I have been absolutely obsessed with tripe soup for the past month or so. It is all that I want to eat. Last week I went to Vancouver and of course mom made me a huge pot of tripe soup, which I ate daily and packed the leftovers in my clothes luggage to take home on the airplane. I mean, anybody who knows anything about me and my clothing relationship understands what a big obsession this must be if I am willing to spill soup over my precious cashmere sweaters. It didn't matter, I took the soup home, it reached destination safely, and I had a small amount of it every day, until yesterday it was all GONE! That was definitely a point of crisis for me, as I still only want to eat tripe soup and nothing else.
So I went through town looking for tripe. For those of you who don't know what tripe is, here is a picture. It is stomach tissue from cow or sheep, more frequently from cow. It is quite a specific Romanian dish, and not even all Romanians like it, in fact it is safe to say more than half probably don't, and my mom is one of them, despite the fact that she makes a rocking tripe soup. But fortunately for us, displaced Romanians, the Chinese population in Vancouver has some sort of use for it, so we buy it plentifully and wonderfully pre-cleaned of its membranous covers at the Asian Supermarkets. My little town has a butcher shop and three supermarkets, none of them Asian. The butcher shop at least heard of tripe, but I don't think he ever had any in stock. The supermarket people looked at me a bit strange, trying to figure out if it is my accent or if I am truly mad, and then told me innocently that they don't know what tripe is. I didn't want to risk explaining too much out of fear of being an outcast in society, even more than I am after the aspic story.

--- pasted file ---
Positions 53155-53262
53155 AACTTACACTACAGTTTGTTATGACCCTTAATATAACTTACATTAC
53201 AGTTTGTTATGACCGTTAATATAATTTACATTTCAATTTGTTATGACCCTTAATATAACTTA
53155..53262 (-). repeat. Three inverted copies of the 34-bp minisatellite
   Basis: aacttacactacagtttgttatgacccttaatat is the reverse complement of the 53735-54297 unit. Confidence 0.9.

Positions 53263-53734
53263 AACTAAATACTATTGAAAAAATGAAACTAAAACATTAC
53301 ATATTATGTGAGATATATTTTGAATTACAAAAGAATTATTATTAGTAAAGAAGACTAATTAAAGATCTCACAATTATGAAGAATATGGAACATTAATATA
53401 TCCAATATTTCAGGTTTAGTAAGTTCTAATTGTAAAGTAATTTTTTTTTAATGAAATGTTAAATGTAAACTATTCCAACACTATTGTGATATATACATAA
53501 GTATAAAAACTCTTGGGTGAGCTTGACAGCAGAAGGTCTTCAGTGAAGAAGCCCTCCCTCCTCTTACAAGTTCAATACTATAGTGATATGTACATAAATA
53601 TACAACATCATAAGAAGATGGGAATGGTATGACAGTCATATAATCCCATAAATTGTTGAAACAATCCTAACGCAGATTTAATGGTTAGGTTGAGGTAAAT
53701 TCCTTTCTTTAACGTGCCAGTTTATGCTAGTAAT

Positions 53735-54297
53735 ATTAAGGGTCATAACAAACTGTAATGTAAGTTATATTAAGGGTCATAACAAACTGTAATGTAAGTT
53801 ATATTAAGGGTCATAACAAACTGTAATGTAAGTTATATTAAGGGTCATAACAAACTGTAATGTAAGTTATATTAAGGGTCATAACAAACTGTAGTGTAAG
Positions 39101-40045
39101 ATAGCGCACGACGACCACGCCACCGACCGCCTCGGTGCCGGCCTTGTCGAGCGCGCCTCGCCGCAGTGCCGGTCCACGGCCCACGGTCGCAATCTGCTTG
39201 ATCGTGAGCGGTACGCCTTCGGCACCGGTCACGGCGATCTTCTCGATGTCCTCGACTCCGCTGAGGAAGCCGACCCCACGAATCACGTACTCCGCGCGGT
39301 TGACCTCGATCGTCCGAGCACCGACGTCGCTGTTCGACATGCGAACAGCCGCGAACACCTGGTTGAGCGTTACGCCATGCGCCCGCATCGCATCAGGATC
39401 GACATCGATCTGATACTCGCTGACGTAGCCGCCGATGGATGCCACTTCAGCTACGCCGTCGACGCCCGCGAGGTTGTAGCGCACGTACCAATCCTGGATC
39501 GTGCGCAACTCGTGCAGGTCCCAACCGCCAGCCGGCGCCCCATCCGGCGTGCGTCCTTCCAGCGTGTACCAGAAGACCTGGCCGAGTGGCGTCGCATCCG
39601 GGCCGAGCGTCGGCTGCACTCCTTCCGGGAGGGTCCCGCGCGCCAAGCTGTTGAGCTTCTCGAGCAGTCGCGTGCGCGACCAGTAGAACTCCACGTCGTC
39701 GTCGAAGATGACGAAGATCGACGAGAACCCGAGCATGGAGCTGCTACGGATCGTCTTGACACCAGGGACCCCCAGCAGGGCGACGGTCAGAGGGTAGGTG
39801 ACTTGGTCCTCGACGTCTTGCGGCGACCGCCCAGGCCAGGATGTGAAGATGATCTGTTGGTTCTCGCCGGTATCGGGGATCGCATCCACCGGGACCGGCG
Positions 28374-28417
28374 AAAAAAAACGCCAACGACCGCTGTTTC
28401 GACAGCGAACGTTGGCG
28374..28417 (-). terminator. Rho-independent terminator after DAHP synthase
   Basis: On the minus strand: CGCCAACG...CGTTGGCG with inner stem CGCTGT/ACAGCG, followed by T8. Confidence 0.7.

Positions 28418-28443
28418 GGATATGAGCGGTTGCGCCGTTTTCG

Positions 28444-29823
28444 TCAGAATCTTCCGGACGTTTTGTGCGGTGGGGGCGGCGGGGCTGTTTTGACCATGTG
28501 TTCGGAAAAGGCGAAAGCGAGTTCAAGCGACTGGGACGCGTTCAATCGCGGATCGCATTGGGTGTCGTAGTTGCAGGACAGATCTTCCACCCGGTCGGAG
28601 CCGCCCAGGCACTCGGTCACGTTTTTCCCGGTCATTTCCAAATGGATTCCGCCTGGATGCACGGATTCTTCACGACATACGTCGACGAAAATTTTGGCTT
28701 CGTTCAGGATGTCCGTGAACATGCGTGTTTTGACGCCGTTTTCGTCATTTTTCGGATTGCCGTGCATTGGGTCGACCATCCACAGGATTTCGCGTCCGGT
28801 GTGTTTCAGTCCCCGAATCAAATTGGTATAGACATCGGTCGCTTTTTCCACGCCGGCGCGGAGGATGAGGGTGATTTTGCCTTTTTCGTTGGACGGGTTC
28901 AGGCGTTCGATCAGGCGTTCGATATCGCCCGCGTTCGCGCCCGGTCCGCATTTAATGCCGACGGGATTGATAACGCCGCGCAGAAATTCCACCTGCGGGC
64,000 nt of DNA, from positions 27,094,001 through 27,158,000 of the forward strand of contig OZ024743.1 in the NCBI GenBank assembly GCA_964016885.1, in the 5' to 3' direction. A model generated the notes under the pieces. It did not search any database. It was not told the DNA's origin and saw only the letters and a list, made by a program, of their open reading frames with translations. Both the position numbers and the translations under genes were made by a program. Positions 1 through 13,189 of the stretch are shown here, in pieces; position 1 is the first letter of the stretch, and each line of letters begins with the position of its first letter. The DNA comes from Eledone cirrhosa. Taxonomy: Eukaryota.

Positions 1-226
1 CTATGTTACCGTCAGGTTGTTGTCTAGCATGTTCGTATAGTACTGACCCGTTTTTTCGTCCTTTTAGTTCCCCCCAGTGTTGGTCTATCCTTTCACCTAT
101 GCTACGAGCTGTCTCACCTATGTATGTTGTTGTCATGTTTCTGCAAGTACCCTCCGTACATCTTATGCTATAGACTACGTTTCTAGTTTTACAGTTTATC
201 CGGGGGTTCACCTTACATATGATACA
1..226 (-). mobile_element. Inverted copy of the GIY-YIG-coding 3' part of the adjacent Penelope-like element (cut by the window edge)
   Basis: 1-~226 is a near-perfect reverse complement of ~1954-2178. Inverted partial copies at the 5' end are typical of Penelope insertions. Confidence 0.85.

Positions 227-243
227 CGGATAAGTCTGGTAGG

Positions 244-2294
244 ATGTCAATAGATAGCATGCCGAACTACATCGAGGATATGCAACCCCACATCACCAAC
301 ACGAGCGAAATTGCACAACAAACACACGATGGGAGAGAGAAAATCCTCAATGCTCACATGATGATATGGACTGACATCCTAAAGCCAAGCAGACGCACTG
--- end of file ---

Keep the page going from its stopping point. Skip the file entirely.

So I did the unthinkable: I made tripe soup without tripe. And, aside from the fact that it lacks the...main ingredient, it turned out a pretty nice rich soup that can keep me going until I get some shipped express from Vancouver, or until I find a nice cow willing to donate one of her many stomachs for a good cause.
In case anyone wants to know, here is how you make it: Clean the tripe. It takes forever, so rather buy it cleaned. Boil some bones, preferably legs that make the soup gelatinous, but any bones will do, with some meat on them, I chose cow (to keep the theme going). Boil them and boil them until the water goes down a bit (2 hours). Add one onion, one carrot, one parsnip, and one potato. Boil those too. When soft, blend them and add them to the soup, take out the bones, separate the meat and put it back in the soup, add salt. Then, the tricky part: take two eggs and beat them a bit, add 2 tbsp vinegar and 1.5 cups of sour cream. Mix the whole lot well, and, with the soup off the heat (but still hot) mix this egg-sourcream blend into the soup, constantly whisking. DO NOT BOIL again afterwards, or the egg will curdle. Then, take two cloves garlic, smash them, and put them in a sieve in the soup for a while, until the soup smells garlicky, then chuck them (keep the sieve though). Eat the soup hot, with vinegar mixed in and a bit more garlic if you're not married to my husband, who has a sensitive olfactory system.
It is so good I could die. And, even without the tripe, I had three servings today. I think I will eat it non stop until it is done. Sooooo happy!